Written by the TreasureGuide for the exclusive use of treasurebeachesreport.blogspot.com.
|Sixth Century Christian Medallion.|
Source: See link below.
Here is a sixth century religious medallion that was recently found.
It can be difficult to identify items. We all know that. But that is part of the fun of it.
Context can help a lot. As do any markings. But when you have neither, that is a real challenge.
Beach found items have no real context that you can rely upon. Even well known shipwreck sites can be mingled with other shipwrecks and items from other times and centuries.
One problem with beach found items is that the corrosion and heavy wear can remove markings and other important features. Encrustation can also disguise things. An encrusted religious medallion can look just like a coin until it is cleaned off. I've made that mistake before. One old religious medallion was in a bucket of old encrusted coins that were going to be tumbled. After tumbling, I could see that it was a religious medallion. An old one at that. I was sorry I tumbled it.
Make a good effort to identify items before starting with a cleaning method that might do damage.
I personally often have trouble identifying items from the 19th Century. We don't have big collections of artifacts from the 19th Century sites locally for comparison. There are definitely some - mostly from old home sites, but we also have some 19th century wrecks along the coast.
Sometimes it is the little things such as the fasteners that can provide an important clue. For a long time I thought that screws were a modern invention and didn't pay much attention to them. It turns out that screws have been used longer than I knew.
...screws were widely used in putting firearms together in the early 16th century. The threads provided a snugger fit that could survive the vibrations from the firing gun. Screws were also widely used in assembly armor. When screws are inserted into metal their threads must be fairly accurate in order to fit properly into the receiving threads. These screws were created by first hammering out a head and shank and then cutting the thread using a die called a screw plate...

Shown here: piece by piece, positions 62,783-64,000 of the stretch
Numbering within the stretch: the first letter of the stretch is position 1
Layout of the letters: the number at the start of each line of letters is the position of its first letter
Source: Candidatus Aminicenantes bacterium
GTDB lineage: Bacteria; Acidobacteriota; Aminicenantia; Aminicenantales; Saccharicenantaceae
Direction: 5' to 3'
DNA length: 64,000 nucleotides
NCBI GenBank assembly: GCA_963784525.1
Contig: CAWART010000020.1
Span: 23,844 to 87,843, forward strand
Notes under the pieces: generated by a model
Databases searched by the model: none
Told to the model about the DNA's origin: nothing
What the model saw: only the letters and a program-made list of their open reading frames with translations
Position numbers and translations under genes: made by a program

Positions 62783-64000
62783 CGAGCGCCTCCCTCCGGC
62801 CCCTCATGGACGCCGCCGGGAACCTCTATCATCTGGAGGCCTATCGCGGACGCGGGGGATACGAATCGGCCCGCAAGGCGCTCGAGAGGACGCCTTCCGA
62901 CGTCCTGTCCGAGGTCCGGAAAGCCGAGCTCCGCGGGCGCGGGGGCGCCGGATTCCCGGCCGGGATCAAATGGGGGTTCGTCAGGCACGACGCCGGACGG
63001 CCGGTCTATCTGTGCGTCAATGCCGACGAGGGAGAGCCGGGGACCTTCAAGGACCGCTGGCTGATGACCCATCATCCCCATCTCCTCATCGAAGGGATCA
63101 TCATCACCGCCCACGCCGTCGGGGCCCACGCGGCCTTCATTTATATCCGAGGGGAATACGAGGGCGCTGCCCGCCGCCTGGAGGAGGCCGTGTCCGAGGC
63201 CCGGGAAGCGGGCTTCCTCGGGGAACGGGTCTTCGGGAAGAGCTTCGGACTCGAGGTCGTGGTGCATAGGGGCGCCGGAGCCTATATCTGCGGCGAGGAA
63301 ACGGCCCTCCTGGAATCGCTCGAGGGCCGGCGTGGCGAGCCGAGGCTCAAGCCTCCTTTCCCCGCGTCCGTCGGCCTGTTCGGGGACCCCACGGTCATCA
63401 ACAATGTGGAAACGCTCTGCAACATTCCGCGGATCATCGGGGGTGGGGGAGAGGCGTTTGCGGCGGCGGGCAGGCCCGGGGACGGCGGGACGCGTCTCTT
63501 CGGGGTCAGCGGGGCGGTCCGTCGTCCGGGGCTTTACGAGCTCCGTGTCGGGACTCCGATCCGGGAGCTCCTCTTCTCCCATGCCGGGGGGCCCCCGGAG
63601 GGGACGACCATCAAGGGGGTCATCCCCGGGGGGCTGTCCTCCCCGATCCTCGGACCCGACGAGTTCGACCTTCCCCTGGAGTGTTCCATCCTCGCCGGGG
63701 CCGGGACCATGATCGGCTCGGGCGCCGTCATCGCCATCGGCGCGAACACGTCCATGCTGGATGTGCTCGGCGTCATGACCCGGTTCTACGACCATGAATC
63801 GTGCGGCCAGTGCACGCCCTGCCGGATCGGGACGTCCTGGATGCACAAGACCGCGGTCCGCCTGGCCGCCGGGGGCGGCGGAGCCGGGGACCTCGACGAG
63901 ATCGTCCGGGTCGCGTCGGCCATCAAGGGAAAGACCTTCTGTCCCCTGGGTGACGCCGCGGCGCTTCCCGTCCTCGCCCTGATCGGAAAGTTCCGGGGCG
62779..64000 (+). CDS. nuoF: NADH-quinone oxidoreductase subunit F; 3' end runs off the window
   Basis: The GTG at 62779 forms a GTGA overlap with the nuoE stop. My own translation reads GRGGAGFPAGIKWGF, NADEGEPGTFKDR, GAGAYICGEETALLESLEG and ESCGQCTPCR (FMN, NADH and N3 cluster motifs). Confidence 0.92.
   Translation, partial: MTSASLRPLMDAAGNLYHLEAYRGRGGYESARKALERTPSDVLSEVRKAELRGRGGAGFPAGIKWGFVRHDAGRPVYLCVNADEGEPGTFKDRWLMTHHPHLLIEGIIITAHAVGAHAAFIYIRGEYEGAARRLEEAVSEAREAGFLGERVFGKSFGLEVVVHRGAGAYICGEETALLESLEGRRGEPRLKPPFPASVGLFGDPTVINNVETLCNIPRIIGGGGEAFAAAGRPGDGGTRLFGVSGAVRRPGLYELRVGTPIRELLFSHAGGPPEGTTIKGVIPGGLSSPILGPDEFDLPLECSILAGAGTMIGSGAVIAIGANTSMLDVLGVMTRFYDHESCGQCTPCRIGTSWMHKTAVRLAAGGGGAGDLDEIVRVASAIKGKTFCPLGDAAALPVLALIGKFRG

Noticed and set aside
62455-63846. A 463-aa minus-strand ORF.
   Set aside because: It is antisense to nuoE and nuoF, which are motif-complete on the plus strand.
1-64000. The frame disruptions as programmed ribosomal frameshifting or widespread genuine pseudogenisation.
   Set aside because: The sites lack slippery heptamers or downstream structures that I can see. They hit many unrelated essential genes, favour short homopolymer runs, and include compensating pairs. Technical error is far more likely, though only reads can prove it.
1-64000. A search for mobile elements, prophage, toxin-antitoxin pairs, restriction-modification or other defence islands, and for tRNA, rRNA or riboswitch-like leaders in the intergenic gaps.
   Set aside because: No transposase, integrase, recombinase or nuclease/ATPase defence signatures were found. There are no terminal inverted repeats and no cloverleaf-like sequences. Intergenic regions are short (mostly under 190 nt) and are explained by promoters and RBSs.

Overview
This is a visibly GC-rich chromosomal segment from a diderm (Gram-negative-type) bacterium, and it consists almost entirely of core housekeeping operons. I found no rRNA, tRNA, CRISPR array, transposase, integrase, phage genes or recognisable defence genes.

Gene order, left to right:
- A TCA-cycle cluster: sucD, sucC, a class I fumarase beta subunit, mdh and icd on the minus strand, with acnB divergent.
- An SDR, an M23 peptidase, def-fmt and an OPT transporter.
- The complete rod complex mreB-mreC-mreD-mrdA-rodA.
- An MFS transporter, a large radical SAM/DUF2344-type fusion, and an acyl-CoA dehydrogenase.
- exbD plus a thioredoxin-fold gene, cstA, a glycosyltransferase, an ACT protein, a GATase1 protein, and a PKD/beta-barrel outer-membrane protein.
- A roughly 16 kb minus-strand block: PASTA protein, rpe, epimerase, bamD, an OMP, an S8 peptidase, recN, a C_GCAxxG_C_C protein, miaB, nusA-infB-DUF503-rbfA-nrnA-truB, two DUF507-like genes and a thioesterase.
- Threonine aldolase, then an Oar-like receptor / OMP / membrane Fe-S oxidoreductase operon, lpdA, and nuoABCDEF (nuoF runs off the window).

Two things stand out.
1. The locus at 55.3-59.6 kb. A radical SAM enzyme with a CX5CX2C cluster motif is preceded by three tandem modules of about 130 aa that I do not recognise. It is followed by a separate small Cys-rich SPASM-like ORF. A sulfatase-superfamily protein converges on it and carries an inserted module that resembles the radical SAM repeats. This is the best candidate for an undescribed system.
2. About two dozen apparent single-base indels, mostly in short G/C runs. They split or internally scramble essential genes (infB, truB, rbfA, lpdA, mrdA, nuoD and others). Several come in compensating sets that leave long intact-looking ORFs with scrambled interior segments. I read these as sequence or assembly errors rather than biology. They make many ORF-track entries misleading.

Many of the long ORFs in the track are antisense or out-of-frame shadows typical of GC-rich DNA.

Although screws were in use as fasteners by the mid-fifteenth century, factory production of screws didn’t start until the mid-1700’s.
Here is a link for more about that.
Concerning the medallion at the top of this post. You don't see any hole or provision for hanging. There are traces of wood on the other side that suggests that it was attached to something rather than hung.
“One of the mosaics in the Basilica of San Vitale shows a church altar in a time of service. The altar table’s cover features round medalliions in which the central images are equal-arm crosses just like that of the medallion from Cape Foros."
Here is the link that that will tell you more about that. The link also provides the source of the photo and above quote.
An uprooted tree brought up more than roots. In the roots was the top half of a medieval skeleton. The bottom half of the skeleton was still in the ground.
Here is the link for that story.
I normally check uprooted trees to see if anything was exposed.
We'll have a bump up in the surf to around three feet on Thursday then it will decrease again. If the predictions are correct, we'll have a six or seven foot surf next week.
You know how that goes. Sometimes it doesn't pan out. If it happens it will be the first surf of that size we've had for a long time.